This quackery has flourished for decades, and follows three patterns. The first is its democratization; the costs of quackery have fallen as the opportunities for pontification expand. Ocean cruising, once the exclusive domain of the rich, is a useful parallel; today a mass-market business lets ordinary people travel in luxury. When formulating race-related uplift measures in the 1960s, it took some pretense of evidence-based arguments linking policy and outcomes to enter the marketplace of ideas, and policy making was a relatively exclusive club.
Today everybody can play the “do something” game while acquiring valuable virtue-signaling points. Hollywood seems to think it can improve the skills of black filmmakers by giving them Oscars, and TV commercials now feature Ozzie-and-Harriet-style black families as if this will reverse high rates of illegitimacy. Suggesting foolish solutions is a cheap way to fill airtime on TV cable news.
At a recent event at Sag Harbor, Long Island, the upscale inhabitants cheered as 100 local surfers staged a “National Paddle Out” to honor the memory of George Floyd. No doubt, these wealthy bystanders were “doing good” in their own minds, and with the inevitable escalation of these status-boosting contests, the next craze will surely be lavish A-list cocktail parties to honor looters (recall Leonard Bernstein’s Park Avenue soiree to celebrate the Black Panthers, so aptly depicted by Tom Wolfe).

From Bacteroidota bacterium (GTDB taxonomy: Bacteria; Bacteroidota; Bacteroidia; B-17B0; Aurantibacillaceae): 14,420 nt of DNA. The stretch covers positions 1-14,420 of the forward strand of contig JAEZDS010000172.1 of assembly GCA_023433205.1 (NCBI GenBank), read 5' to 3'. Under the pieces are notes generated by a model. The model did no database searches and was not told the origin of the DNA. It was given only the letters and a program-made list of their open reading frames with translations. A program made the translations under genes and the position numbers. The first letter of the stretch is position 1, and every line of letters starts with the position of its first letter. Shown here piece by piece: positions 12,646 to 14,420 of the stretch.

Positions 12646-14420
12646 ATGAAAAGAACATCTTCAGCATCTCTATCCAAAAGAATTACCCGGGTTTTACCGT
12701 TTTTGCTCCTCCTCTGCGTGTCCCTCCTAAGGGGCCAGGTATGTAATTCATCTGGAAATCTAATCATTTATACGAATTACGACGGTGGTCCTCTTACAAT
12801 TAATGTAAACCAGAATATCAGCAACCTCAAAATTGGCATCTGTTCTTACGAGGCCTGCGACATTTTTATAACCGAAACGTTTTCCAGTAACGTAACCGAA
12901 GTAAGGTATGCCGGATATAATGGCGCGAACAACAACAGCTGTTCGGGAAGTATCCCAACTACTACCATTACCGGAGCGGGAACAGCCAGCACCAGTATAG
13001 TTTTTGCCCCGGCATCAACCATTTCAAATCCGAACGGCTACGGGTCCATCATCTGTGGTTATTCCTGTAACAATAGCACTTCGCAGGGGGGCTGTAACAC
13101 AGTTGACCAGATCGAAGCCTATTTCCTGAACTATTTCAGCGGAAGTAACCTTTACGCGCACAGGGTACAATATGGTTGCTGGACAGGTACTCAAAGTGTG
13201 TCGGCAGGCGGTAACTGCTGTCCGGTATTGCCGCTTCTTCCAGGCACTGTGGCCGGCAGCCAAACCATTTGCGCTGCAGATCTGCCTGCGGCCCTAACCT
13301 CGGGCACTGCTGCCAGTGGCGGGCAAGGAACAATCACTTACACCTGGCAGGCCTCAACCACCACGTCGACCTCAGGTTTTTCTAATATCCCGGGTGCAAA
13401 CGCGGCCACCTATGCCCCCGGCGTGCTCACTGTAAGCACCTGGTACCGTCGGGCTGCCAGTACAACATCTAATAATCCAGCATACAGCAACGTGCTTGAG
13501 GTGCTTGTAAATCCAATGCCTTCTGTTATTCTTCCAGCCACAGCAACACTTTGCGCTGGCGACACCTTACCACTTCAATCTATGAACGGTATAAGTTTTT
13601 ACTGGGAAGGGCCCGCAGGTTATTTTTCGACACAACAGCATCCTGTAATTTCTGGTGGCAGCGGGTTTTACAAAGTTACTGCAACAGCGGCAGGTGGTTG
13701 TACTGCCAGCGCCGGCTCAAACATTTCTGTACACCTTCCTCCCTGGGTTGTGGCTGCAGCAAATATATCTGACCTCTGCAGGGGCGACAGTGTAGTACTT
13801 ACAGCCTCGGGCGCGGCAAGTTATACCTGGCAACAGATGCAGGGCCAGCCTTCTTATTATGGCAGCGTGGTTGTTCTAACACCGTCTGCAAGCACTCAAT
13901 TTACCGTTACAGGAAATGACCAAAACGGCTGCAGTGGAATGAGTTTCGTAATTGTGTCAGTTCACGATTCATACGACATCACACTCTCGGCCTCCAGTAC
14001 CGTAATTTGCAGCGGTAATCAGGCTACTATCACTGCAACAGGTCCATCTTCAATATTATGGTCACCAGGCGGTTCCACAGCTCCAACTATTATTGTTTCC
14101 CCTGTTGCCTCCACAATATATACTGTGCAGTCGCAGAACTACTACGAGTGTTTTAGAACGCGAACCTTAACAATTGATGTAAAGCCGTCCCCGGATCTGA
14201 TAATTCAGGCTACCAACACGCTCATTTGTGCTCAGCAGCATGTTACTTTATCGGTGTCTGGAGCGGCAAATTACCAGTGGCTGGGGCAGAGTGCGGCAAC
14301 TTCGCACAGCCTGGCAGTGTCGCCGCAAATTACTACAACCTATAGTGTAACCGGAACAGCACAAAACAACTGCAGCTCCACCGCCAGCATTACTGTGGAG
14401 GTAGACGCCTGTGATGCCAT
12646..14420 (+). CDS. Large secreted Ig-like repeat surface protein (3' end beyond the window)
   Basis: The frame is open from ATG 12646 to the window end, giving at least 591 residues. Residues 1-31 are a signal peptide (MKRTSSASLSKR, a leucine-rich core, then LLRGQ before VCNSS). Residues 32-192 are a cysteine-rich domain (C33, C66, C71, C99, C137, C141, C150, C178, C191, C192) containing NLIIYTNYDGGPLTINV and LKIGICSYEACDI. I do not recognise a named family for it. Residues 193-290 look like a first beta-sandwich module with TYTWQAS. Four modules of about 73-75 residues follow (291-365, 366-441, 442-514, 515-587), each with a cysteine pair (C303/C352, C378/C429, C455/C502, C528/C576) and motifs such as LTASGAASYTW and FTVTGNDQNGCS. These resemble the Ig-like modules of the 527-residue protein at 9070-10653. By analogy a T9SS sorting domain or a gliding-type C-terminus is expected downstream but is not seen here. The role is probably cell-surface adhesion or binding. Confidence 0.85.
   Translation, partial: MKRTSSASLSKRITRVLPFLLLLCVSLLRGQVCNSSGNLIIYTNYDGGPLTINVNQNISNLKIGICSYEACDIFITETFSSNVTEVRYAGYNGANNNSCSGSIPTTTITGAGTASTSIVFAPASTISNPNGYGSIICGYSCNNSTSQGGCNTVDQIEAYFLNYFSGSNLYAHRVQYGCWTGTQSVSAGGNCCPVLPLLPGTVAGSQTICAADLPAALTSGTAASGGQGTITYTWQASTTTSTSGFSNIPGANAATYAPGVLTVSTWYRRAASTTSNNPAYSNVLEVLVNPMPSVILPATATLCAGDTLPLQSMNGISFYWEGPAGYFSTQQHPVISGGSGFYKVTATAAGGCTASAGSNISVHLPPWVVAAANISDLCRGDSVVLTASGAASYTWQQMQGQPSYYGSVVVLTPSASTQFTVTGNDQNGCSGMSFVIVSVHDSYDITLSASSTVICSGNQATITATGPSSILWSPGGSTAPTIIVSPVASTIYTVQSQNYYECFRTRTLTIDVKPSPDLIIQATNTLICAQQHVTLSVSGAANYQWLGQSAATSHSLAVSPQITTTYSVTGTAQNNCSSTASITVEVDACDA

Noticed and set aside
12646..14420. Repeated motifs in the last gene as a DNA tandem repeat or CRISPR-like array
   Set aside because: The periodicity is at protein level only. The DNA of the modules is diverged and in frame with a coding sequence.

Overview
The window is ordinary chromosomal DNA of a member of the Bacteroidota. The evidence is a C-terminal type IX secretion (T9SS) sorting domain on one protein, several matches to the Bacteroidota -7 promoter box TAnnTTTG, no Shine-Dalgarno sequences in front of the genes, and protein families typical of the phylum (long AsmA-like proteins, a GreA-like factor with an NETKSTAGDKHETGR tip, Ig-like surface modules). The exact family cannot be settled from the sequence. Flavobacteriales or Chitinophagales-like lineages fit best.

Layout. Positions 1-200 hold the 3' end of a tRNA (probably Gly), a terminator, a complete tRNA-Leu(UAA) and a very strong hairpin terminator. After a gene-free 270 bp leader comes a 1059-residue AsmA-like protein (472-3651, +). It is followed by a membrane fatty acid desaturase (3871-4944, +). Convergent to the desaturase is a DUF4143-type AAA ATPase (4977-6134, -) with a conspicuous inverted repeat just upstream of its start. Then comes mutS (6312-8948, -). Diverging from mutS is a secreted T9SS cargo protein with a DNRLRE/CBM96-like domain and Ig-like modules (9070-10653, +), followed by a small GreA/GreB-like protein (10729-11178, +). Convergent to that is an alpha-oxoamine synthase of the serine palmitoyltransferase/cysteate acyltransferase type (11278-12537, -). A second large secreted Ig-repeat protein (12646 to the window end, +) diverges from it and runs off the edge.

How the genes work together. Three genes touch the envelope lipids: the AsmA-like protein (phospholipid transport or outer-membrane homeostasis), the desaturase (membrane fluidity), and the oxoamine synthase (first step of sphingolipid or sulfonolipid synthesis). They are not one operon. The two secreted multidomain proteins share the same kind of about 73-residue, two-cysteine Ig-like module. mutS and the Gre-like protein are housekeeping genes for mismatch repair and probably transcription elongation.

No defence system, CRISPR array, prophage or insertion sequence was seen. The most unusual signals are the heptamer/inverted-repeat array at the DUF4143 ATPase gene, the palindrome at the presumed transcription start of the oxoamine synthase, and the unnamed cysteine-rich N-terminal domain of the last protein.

A second pattern is the absolute incoherence of the quackery. This is not Marxism or any other intellectually systematic program. Rather, it is a collection of semi-literate slogans and rioter chants that evaporate under scrutiny. What does “Black Lives Matter” or “Fight White Supremacy” actually mean? Amorphousness precludes rebuttal. At least communism had a clear manifesto. The Great Society may have failed, but it least it offered a vision of government’s role in economic progress. Today’s incoherence only empowers muddle-brained hotheads.
Finally, a more serious pattern is that as participants try to outdo each other in status-bestowing quackery, the remedies grow more dangerous and divorced from reality. Virtue-signaling is a series of ever-shorter dopamine highs. Parallels from cancer treatment again offer insight, and one particularly dangerous quack treatment is Chelation therapy. This “cure” supposedly extracts harmful metals from the body with doses of chelating agents. Although chelation therapy can be used to treat heavy-metal poisoning, it is worthless against cancer; and, as the American Cancer Society has warned, it can lead to toxic reactions, kidney damage, irregular heartbeat, and even death.